In 1973, a psychologist David Rosenhan in the United States wanted to test how reliable psychiatric diagnoses are. Eight people including three psychologists, a psychiatrist, a student, a pedagogue, a housewife, a painter and Rosenhan himself went to 12 different psychiatric hospitals in five different states in in the United States and told them that they experienced auditory hallucinations. They all of course were in good health.
All were diagnosed with psychiatric disorders. After they were taken to the hospital, they acted normally and told them that they no longer experienced hallucinations, but the doctors thought it was a sign of schizophrenia. The pseudopatients spent 19 days in the hospital on average.
After Rosenhan published the result of the experiment, an offended hospital administration claimed that such mistakes would not be made in their institutions. The hospital administration asked Rosenhan to send pseudopatients to their clinic and to repeat the experiment. Rosenhan agreed and he said he will send pseudopatients within the next few weeks. Over the next weeks hospital staff identified 41 out of 193 new patients as potential pseudopatients. But in reality, Rosenhan sent no patients to the hospital.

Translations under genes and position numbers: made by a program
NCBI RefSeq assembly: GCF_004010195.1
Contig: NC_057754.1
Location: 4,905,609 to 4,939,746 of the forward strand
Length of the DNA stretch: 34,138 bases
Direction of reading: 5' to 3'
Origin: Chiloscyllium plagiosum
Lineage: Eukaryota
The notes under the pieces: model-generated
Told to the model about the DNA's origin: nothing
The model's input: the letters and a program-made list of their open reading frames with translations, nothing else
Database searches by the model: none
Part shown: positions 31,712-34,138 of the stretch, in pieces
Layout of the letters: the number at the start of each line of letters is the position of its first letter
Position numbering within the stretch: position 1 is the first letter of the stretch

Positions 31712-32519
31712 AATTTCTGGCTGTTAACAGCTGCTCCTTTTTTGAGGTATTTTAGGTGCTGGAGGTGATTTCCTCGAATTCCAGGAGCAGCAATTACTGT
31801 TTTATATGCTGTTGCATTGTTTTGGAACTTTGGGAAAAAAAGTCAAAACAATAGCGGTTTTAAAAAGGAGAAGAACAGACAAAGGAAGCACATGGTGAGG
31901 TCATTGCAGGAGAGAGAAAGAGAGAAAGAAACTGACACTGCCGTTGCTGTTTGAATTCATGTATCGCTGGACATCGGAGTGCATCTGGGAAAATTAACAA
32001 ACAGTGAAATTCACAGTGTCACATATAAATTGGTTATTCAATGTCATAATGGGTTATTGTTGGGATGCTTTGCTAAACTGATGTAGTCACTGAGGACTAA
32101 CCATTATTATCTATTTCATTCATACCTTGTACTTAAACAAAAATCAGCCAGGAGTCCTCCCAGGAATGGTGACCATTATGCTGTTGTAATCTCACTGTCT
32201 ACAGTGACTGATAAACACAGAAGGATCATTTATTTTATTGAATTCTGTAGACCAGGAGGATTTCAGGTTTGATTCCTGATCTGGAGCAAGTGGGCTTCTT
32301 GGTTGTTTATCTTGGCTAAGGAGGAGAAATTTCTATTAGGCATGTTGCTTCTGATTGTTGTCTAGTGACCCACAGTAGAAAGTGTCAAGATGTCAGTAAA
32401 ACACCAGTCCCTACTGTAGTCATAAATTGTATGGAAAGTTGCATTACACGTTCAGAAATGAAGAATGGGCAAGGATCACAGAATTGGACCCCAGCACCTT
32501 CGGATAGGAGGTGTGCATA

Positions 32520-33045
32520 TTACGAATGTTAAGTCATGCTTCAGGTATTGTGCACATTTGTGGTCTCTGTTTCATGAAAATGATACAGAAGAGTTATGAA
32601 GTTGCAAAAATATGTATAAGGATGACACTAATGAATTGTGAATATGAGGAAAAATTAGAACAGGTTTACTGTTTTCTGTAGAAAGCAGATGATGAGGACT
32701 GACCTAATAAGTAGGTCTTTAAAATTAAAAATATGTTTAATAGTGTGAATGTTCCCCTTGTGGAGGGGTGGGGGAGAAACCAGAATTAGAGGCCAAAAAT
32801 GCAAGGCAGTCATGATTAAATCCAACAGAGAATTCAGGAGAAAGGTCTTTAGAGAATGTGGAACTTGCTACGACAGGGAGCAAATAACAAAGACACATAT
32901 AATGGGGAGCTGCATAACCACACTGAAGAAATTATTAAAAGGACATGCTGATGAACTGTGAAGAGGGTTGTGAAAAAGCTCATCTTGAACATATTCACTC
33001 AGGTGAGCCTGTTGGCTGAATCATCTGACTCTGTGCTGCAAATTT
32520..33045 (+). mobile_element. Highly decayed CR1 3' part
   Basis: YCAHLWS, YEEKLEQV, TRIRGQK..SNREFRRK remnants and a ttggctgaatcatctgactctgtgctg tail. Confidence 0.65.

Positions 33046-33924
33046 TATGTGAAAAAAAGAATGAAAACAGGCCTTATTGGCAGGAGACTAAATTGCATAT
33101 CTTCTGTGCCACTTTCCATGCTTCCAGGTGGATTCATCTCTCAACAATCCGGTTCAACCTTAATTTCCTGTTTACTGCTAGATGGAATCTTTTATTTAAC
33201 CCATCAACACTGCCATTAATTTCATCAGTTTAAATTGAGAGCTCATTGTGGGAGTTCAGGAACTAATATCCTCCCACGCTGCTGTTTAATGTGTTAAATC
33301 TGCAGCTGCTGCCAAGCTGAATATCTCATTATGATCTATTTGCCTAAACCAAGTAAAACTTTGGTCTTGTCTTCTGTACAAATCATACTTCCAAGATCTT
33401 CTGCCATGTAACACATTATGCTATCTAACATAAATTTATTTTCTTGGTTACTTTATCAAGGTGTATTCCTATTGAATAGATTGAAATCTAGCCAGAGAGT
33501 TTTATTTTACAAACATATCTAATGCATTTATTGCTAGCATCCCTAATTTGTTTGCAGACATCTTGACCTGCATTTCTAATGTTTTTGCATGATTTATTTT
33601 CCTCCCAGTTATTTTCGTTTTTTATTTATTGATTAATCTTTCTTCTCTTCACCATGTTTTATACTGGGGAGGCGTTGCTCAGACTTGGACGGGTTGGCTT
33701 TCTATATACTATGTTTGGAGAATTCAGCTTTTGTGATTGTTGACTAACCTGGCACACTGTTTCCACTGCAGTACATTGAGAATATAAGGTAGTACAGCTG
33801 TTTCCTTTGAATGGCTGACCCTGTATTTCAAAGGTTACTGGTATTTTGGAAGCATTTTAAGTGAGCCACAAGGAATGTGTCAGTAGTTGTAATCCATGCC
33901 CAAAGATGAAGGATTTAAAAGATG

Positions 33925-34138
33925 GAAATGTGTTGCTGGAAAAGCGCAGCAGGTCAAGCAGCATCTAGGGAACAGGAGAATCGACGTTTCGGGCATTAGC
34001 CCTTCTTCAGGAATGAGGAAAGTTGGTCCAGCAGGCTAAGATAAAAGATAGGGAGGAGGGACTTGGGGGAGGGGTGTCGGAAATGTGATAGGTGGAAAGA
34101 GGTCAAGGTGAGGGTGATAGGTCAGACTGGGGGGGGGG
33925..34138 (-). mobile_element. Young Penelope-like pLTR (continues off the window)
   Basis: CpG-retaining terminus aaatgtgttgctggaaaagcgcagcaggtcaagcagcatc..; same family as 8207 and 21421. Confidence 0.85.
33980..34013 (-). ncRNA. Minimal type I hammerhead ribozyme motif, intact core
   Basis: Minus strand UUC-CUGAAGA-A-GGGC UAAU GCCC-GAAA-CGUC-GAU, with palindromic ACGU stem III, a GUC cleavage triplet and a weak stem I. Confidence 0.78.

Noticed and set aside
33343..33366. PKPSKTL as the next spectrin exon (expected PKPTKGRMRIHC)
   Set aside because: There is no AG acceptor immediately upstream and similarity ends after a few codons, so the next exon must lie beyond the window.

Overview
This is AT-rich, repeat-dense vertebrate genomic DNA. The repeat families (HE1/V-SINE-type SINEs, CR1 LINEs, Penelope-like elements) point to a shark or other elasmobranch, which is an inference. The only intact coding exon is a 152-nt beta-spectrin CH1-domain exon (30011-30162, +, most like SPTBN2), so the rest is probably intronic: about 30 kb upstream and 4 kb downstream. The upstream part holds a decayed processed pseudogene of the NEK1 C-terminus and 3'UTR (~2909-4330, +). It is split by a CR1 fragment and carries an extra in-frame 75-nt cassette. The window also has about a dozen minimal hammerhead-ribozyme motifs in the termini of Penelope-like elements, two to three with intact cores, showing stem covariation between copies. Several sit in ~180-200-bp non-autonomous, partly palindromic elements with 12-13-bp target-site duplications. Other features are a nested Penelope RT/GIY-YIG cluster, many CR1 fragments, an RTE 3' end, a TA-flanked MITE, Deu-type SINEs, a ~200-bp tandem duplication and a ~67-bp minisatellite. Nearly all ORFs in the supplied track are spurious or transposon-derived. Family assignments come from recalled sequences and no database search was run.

Rosenhan says in his study: “Not merely depressing, but frightening. How many people, one wonders, are sane but not recognized as such in our psychiatric institutions? How many have been needlessly stripped of their privileges of citizenship, from the right to vote and drive to that of handling their own accounts? How many have feigned insanity in order to avoid the criminal consequences of their behavior, and, conversely, how many would rather stand trial than live interminably in a psychiatric hospital — but are wrongly thought to be mentally ill?”
And he adds: “It’s the hospitals themselves that might be insane, rather than the patients confined there.”
The Rosenhan Study: On Being Sane in Insane Places